"My biggest problem was getting used to the Minor League ball," Kazmir said after throwing three innings of one-hit ball in a Florida State League game, his first Minor League rehab start.
"I didn't notice it until [catcher Dioner] Navarro said, 'Hey, you need a Major League baseball,'" Kazmir said. "I grabbed it and was like, 'Whoa, it seems a lot smaller.' I think I was choking it and not even meaning to. That first inning, I was throwing it right in the dirt. I had to adjust to that."
He didn't have to convince the St. Lucie Mets, a team he played for while with the organization in 2003 and 2004.
Kazmir hurled 47 pitches in the FSL game, 32 of of which went for strikes. He allowed just one hit -- a misplayed double by an outfielder -- and gave up an unearned run in his three innings. He struck out three and didn't walk a batter.
Of his 47 pitches, 33 were fastballs, with the majority of them topping out at 92 mph. He recorded two of his three strikeouts looking, while all three came on an offspeed pitch.
"My game is basically working off my fastball," Kazmir said after the game. "I feel like that's what I need to work on most before I get back to the Major Leagues. I just want to make sure I have that fastball command."
Kazmir, the reigning American League strikeout king, fanned 239 batters in just under 207 innings pitched in 2007. His 10.41 strikeouts per nine innings ranked second in the Majors behind Erik Bedard's 10.93.
"I kind of felt like I didn't want to do too much too soon," he said. "I was trying to stay within myself and throw strikes. I didn't want to blow it all out in the first inning."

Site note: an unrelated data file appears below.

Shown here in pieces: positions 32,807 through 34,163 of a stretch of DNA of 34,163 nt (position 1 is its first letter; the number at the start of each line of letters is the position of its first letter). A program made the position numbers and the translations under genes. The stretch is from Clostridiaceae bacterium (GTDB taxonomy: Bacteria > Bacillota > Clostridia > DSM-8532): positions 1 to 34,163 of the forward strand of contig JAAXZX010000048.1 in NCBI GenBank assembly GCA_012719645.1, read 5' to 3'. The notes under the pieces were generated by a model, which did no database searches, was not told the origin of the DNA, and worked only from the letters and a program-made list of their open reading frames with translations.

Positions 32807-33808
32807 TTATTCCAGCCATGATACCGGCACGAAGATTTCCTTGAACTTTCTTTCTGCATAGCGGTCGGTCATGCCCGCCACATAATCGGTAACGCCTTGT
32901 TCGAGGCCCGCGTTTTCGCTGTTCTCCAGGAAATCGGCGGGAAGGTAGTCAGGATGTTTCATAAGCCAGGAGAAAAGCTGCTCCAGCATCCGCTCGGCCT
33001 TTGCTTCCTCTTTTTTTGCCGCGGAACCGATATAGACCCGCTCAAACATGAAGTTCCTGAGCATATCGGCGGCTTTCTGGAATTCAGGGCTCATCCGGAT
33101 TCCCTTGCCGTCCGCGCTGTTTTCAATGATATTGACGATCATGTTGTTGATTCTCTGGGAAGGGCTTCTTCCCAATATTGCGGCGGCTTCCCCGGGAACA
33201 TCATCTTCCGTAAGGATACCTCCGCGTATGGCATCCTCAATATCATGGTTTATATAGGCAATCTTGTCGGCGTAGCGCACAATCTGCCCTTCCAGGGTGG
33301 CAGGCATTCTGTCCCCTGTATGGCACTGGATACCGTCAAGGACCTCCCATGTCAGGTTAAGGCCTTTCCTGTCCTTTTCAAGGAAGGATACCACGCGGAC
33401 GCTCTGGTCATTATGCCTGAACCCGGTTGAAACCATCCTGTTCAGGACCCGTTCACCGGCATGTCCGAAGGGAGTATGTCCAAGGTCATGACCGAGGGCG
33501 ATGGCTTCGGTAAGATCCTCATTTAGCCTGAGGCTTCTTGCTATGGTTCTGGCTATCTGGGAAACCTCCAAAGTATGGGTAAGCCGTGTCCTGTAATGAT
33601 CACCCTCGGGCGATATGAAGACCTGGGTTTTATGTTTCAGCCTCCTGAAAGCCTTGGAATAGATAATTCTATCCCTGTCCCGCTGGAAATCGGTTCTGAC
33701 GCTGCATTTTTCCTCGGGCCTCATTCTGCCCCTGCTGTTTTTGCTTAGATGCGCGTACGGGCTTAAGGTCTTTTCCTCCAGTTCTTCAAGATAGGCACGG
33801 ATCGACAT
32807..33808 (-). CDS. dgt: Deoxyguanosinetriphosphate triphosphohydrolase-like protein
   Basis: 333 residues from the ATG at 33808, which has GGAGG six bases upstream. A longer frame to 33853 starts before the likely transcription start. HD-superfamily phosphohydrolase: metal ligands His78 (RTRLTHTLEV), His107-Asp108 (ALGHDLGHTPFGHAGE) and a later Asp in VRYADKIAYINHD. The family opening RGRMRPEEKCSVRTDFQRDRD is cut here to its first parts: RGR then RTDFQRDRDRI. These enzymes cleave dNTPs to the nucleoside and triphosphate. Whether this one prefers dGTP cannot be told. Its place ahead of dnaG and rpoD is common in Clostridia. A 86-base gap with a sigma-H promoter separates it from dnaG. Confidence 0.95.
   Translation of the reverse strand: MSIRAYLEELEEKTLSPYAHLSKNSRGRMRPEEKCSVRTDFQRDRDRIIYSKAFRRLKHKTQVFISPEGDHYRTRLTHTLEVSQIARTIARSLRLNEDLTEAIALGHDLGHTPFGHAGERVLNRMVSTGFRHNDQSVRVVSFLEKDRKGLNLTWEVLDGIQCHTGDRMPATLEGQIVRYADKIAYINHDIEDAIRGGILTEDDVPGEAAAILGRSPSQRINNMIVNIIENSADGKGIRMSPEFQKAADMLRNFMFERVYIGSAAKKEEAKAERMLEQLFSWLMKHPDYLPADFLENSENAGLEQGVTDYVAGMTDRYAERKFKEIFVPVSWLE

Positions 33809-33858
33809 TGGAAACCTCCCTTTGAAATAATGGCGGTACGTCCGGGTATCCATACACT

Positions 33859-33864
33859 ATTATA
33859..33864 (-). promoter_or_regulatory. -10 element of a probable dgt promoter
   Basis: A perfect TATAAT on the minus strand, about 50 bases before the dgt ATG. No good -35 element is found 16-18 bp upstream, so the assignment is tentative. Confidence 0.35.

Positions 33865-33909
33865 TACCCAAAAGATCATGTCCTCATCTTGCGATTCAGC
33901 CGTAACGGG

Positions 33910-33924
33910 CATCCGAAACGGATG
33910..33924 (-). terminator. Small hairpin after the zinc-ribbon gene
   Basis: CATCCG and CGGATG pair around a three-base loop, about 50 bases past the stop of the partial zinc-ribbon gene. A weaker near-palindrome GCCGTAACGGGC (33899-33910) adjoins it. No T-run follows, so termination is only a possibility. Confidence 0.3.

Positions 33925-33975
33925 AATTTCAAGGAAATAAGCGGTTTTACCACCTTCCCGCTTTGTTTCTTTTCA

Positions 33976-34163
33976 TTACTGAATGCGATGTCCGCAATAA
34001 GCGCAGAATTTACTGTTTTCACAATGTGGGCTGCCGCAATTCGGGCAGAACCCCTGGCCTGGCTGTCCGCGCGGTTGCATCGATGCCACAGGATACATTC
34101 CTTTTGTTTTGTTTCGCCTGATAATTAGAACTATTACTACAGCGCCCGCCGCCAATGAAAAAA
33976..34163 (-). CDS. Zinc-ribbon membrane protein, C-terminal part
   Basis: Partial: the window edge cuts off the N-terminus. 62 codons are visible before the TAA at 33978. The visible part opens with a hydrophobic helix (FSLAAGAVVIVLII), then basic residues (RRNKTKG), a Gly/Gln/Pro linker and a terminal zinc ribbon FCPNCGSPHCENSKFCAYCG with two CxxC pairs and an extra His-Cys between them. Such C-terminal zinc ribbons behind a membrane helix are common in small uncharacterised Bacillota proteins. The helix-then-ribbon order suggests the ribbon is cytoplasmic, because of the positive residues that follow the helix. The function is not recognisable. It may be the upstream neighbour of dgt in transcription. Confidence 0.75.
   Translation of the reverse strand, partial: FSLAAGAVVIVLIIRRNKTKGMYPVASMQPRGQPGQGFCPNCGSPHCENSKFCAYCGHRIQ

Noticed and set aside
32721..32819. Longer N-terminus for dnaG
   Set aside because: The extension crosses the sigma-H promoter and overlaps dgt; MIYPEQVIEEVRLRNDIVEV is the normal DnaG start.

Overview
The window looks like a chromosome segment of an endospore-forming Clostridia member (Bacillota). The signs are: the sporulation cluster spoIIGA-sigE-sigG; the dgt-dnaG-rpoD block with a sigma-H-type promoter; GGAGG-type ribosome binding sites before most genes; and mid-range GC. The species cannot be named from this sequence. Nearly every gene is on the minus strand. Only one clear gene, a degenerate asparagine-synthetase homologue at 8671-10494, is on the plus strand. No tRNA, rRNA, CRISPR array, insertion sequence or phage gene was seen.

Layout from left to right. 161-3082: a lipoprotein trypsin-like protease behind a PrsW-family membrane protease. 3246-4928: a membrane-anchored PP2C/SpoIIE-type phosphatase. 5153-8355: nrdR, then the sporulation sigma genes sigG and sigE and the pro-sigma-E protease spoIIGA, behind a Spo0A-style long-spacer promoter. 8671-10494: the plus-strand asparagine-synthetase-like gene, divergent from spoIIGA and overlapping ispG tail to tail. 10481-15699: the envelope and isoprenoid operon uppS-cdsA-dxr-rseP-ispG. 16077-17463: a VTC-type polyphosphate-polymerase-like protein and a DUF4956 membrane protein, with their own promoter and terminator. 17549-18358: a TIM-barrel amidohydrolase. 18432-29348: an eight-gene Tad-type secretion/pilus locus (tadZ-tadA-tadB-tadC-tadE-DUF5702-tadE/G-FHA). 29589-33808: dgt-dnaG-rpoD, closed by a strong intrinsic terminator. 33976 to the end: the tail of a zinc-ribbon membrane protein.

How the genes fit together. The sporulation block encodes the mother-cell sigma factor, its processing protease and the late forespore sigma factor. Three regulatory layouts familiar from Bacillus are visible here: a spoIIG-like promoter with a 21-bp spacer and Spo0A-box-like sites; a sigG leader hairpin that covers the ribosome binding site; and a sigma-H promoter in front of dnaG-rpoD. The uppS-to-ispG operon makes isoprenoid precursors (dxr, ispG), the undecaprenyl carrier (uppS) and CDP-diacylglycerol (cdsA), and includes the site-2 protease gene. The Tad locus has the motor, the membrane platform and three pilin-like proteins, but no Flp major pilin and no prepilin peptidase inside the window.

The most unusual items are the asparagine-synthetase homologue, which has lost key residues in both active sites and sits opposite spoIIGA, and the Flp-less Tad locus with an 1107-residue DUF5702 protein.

Injured on Feb. 25 while warming up for an intrasquad game during Spring Training, Kazmir said he was amazed at how far the left elbow strain had set him back.
"It seems like just one little thing, then the next thing, you know, you have to rebuild completely. It's frustrating because I see all my teammates out there playing, and I just want to go out there and contribute as quick as possible. But I felt strong tonight and 100 percent. Other than that, everything felt good.
"Maybe in the future I can get those Major League baseballs back. The umpire said we could use them in Spring Training, but not during the [Minor League] season," Kazmir said, laughing.
St. Lucie manager Tim Teufel, in his second stint with the club, managed Kazmir for 11 starts in 2004 before the left-hander moved up to Double-A Binghamton.
"You could tell he was just tuning up and getting a night's work in," Teufel said following his team's 8-5 loss to the Vero Beach Devil Rays.
"He worked on his changeup a bit. Didn't see many curveballs, just some fastballs and changes. He worked quick and did a nice job."
The 24-year-old will make another start on Wednesday against Palm Beach, and then a final Minor League start. If everything goes according to schedule, Kazmir will come off the DL on May 2 and join the Rays in Boston for a series against the Red Sox.
Navarro, Kazmir's Rays battery-mate, started behind the plate for Vero Beach. The Venezuelan backstop sliced two fingers open on his right hand April 4 in a game at Yankee Stadium. While leaving the field, he slipped on the dugout steps and grabbed a net used to protect the players from foul balls, lacerating the middle and ring fingers. He received 12 stitches from the incident.
Navarro, acquired in a trade from the Dodgers in June of 2006, went 0-for-1 with a pair of walks and was hit by a pitch.
Bill Whitehead is a contributor to MLB.com This story was not subject to the approval of Major League Baseball or its clubs.